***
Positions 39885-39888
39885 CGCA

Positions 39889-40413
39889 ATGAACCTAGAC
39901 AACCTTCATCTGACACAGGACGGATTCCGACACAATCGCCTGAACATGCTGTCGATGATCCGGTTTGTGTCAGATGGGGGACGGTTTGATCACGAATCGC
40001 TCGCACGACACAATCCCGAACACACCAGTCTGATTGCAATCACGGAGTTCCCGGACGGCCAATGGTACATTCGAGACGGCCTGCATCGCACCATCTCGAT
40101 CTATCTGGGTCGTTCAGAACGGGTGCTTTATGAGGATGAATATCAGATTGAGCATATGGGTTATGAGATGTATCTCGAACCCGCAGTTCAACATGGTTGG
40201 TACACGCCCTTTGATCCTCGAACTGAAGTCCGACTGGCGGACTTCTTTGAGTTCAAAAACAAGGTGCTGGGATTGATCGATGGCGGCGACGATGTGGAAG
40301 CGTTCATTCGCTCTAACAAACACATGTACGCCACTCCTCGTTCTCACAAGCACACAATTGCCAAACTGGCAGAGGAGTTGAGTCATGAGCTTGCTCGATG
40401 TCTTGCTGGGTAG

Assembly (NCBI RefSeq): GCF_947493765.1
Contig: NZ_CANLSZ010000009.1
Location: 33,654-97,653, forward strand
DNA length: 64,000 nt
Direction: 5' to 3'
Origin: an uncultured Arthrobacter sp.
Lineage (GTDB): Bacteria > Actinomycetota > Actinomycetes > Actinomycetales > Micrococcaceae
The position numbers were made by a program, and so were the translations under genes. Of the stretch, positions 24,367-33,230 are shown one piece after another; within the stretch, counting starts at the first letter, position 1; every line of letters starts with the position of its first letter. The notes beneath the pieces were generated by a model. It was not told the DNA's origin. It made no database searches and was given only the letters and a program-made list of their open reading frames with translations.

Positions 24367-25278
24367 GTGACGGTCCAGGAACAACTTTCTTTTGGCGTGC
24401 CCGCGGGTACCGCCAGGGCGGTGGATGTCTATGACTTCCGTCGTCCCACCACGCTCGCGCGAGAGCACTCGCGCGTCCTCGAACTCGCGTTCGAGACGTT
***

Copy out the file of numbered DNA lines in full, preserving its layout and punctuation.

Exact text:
Positions 39885-39888
39885 CGCA

Positions 39889-40413
39889 ATGAACCTAGAC
39901 AACCTTCATCTGACACAGGACGGATTCCGACACAATCGCCTGAACATGCTGTCGATGATCCGGTTTGTGTCAGATGGGGGACGGTTTGATCACGAATCGC
40001 TCGCACGACACAATCCCGAACACACCAGTCTGATTGCAATCACGGAGTTCCCGGACGGCCAATGGTACATTCGAGACGGCCTGCATCGCACCATCTCGAT
40101 CTATCTGGGTCGTTCAGAACGGGTGCTTTATGAGGATGAATATCAGATTGAGCATATGGGTTATGAGATGTATCTCGAACCCGCAGTTCAACATGGTTGG
40201 TACACGCCCTTTGATCCTCGAACTGAAGTCCGACTGGCGGACTTCTTTGAGTTCAAAAACAAGGTGCTGGGATTGATCGATGGCGGCGACGATGTGGAAG
40301 CGTTCATTCGCTCTAACAAACACATGTACGCCACTCCTCGTTCTCACAAGCACACAATTGCCAAACTGGCAGAGGAGTTGAGTCATGAGCTTGCTCGATG
40401 TCTTGCTGGGTAG

Assembly (NCBI RefSeq): GCF_947493765.1
Contig: NZ_CANLSZ010000009.1
Location: 33,654-97,653, forward strand
DNA length: 64,000 nt
Direction: 5' to 3'
Origin: an uncultured Arthrobacter sp.
Lineage (GTDB): Bacteria > Actinomycetota > Actinomycetes > Actinomycetales > Micrococcaceae
The position numbers were made by a program, and so were the translations under genes. Of the stretch, positions 24,367-33,230 are shown one piece after another; within the stretch, counting starts at the first letter, position 1; every line of letters starts with the position of its first letter. The notes beneath the pieces were generated by a model. It was not told the DNA's origin. It made no database searches and was given only the letters and a program-made list of their open reading frames with translations.

Positions 24367-25278
24367 GTGACGGTCCAGGAACAACTTTCTTTTGGCGTGC
24401 CCGCGGGTACCGCCAGGGCGGTGGATGTCTATGACTTCCGTCGTCCCACCACGCTCGCGCGAGAGCACTCGCGCGTCCTCGAACTCGCGTTCGAGACGTT